Thousands March In 'SlutWalk' Rally
“I’ve been told I’m not supposed to say this, however, women should avoid dressing like sluts in order not to be victimized.”
A statement made by Toronto Police Const. Michael Sanguinetti when he and another officer from 31 Division conducted a York University safety forum discussion at Osgoode Hall on January 24th. A comment that sparked anger which has spread throughout the population via twitter, Facebook, and numerous other websites, and has led to today's rally.
The "SlutWalk" rally, as it's called, saw thousands of sign waving protestors dressed in stockings, miniskirts, and high heels chanting "Sluts are us!" and "Yes means yes and no means no" as they marched from Queens Park to Toronto Police headquarters.
The protesters called on police to stop blaming the victims of rape and make changes in the way rape cases are handled.
"It isn't what you're wearing that matters, it's that cops, and indeed rapists, will assess you whatever you wear", Toronto Star Columnist Heather Mallick stated.
At the beginning of the march Co-event organizer Sonya Barnett stated, "We are here because we have had enough, enough of being told that we should be ashamed of ourselves, ashamed of our appearance, ashamed of our pleasure, and ashamed of being victimized."
She went on to say, "We're here to call foul on our protective services who instead of making us feel safe make us second guess whether we should call them at all in our time of need."
SlutWalk Co-founder Heather Jarvis said, "After the incident on the York campus we said an apology is not enough. We don’t want lip service we want change."
Among the speakers were Deb Singh of the Toronto Rape Crisis Centre, Michael Kaufman of the White Ribbon Campaign Alyssa Teekah, SWTO York Liaison and Jane Doe.
A feminist, activist, and author of the book 'The Story of Jane Doe', Jane Doe was awarded $220,000 in a civil lawsuit against Toronto Police in July 1998 for failing to warn her about the serial rapist stalking her neighbourhood.
"I was sleeping in my bed when I was raped with the door locked. Rape is about power and violence", Jane Doe stated.
She said, "The police training they are getting now on sexual assault simply is not adequate."
She also challenged Toronto Mayor Rob Ford to bring changes in the way Police handle rape cases.
"We want Mr. Mayor Rob Ford to stand up and demand the Police department reinstitute the work they have done on looking at training" She continued, "We want training for our Police Officers that is led by experts in the field"
A publication ban prevents the use of her real name or photos. She is publicly known only as Jane Doe.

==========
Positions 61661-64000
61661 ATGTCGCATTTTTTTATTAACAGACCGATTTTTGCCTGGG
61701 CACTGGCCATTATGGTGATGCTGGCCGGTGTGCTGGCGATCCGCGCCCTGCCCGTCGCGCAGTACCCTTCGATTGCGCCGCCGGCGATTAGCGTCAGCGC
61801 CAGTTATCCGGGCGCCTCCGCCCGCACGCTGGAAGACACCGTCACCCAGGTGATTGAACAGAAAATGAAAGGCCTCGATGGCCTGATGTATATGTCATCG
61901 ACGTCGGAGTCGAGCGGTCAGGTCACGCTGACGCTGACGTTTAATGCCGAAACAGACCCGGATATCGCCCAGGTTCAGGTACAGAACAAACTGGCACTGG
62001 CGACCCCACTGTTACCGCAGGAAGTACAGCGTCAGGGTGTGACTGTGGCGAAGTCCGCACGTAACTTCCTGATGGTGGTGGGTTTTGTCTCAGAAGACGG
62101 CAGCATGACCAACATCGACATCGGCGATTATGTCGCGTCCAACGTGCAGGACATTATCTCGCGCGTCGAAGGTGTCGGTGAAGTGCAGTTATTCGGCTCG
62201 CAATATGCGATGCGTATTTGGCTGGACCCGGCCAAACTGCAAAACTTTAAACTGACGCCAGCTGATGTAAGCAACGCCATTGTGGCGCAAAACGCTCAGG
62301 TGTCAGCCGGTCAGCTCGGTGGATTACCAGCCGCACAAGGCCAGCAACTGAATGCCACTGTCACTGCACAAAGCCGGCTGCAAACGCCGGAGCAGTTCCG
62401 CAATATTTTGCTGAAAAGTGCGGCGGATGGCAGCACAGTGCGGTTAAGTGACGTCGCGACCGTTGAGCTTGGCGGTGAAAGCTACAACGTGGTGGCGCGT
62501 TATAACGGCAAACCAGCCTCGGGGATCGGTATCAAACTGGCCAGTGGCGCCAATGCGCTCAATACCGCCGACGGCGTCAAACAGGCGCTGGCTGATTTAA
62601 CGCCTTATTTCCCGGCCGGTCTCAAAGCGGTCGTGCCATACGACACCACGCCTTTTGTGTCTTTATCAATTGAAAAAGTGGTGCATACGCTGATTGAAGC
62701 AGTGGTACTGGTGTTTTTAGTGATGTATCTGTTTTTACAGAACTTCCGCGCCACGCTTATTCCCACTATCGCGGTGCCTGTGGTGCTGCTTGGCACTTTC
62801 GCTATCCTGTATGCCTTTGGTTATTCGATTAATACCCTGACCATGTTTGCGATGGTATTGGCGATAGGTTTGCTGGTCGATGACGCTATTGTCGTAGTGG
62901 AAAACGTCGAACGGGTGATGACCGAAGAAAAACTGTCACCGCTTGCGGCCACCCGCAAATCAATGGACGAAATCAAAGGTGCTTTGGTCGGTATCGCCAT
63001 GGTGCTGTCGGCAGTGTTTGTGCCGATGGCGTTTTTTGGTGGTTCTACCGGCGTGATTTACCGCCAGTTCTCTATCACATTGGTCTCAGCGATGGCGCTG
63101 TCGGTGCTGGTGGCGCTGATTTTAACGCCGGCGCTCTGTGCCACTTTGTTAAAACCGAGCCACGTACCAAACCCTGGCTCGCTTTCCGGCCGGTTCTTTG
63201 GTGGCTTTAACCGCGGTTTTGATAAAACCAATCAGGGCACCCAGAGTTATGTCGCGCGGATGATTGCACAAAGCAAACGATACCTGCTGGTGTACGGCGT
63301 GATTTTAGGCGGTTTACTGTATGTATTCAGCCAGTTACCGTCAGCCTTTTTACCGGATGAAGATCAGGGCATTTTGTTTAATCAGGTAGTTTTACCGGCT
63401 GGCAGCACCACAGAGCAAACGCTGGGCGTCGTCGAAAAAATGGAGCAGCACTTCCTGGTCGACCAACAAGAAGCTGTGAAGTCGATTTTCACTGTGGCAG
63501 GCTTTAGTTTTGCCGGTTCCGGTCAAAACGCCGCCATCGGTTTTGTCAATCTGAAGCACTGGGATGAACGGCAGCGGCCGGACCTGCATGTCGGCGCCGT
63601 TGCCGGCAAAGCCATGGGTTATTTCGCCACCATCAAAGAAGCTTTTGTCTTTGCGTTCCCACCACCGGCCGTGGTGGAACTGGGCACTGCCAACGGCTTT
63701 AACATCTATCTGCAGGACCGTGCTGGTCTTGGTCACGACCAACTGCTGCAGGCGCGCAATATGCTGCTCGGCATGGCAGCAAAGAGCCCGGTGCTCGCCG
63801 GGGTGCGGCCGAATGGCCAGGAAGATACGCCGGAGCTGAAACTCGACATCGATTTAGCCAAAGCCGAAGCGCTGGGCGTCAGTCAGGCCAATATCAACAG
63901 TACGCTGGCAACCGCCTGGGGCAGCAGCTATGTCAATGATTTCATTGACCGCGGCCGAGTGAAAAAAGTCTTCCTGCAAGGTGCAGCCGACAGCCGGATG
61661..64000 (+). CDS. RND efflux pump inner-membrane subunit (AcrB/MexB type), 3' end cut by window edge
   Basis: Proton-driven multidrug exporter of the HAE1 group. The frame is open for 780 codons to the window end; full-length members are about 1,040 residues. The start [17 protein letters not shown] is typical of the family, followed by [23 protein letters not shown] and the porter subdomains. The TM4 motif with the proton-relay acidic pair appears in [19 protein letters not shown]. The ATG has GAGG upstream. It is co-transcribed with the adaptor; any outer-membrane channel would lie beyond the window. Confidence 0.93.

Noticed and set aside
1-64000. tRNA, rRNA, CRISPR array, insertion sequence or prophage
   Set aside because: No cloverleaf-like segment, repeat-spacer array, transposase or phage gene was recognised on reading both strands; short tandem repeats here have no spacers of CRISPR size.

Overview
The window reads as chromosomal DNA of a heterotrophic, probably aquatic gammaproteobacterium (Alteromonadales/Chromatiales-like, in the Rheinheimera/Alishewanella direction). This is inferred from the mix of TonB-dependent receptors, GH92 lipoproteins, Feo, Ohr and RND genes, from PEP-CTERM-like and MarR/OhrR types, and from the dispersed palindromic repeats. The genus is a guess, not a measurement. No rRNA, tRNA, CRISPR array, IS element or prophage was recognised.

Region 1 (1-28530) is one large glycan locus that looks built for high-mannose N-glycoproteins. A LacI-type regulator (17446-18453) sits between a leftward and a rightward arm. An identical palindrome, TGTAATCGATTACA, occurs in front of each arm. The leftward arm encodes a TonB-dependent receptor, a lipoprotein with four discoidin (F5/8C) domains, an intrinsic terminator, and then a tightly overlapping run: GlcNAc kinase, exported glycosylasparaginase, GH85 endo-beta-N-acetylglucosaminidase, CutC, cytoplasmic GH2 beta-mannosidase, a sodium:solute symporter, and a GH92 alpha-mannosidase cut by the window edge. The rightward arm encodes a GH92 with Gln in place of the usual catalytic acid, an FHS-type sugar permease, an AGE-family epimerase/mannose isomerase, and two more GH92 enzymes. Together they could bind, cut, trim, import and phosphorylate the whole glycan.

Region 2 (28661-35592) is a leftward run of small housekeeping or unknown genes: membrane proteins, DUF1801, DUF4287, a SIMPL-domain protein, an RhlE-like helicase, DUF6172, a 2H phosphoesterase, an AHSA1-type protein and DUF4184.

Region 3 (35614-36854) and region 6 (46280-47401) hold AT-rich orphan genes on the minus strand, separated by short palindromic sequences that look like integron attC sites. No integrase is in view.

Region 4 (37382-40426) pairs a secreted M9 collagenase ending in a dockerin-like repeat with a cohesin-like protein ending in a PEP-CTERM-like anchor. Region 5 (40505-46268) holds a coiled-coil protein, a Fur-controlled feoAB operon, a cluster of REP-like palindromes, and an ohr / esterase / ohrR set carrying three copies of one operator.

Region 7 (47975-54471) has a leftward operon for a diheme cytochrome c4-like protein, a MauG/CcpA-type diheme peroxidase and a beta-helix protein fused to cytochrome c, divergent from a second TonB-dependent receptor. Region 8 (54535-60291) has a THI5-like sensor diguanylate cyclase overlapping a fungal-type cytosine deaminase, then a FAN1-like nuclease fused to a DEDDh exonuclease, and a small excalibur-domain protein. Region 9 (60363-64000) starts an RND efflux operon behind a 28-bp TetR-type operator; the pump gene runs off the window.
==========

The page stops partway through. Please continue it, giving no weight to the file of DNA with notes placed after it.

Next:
So, back to Michael Sanguinetti's 'suggestion'......
Sure he may have blurted it out rather crudely and it may also have been taken out of context but, the truth of the matter is Const. Sanguinetti has a somewhat valid point, and I say this while believing he doesn’t blame any rape victims.
Sanguinetti, who is now labelled as a woman hater, could have chosen his words more wisely. He could have said, if one dresses in an attractive or alluring manner one might draw the attention of someone less desirable to ones self which may end unfavourably. Anything other than "women should avoid dressing like sluts" would have been better.
One argument to this is there are the cases of babies and the elderly who have been raped. Cases which I'm sure had nothing to do with clothing; it's an added reminder of how sick some can be.
We live in a society which unfortunately includes some very undesirable people and within this society we are sometimes forced to take measures to protect ourselves and our loved ones. Like when we lock our doors or install alarms, or how some folks take self defence classes, or how we as parents make sure our young children make it to and from school safely. And of course how we help them choose the appropriate attire when they reach the delicate teenage years. We all do this in some form or another and we do it in an attempt to avoid future problems.
Is it our fault we may become victims at some point in our lives? Definitely not. Is it bad that we have to take this approach to make sure we and our loved ones are safe? Of course it is. Do we like it? Of course not. But it's an absolute must. If we fail to do so even for a moment it could be devastating.
It would be great if we lived in a world where we didn’t have to worry about locking our doors or installing alarms or the possibility of having a sexual predator lurking about. Sadly this isn’t the case. We do live in such a world so it only makes sense to try and avoid certain situations to the best of out abilities.
It was said to my by one woman, "We have to take responsibility for our own actions and how we act."
According to the Toronto Star, on Feb 17 Sanguinetti wrote an email apology stating that his "comment was poorly thought out and did not reflect the commitment of the Toronto Police Service to the victims of sexual assaults."
Numerous SlutWalk rallies were planned to take place across the country.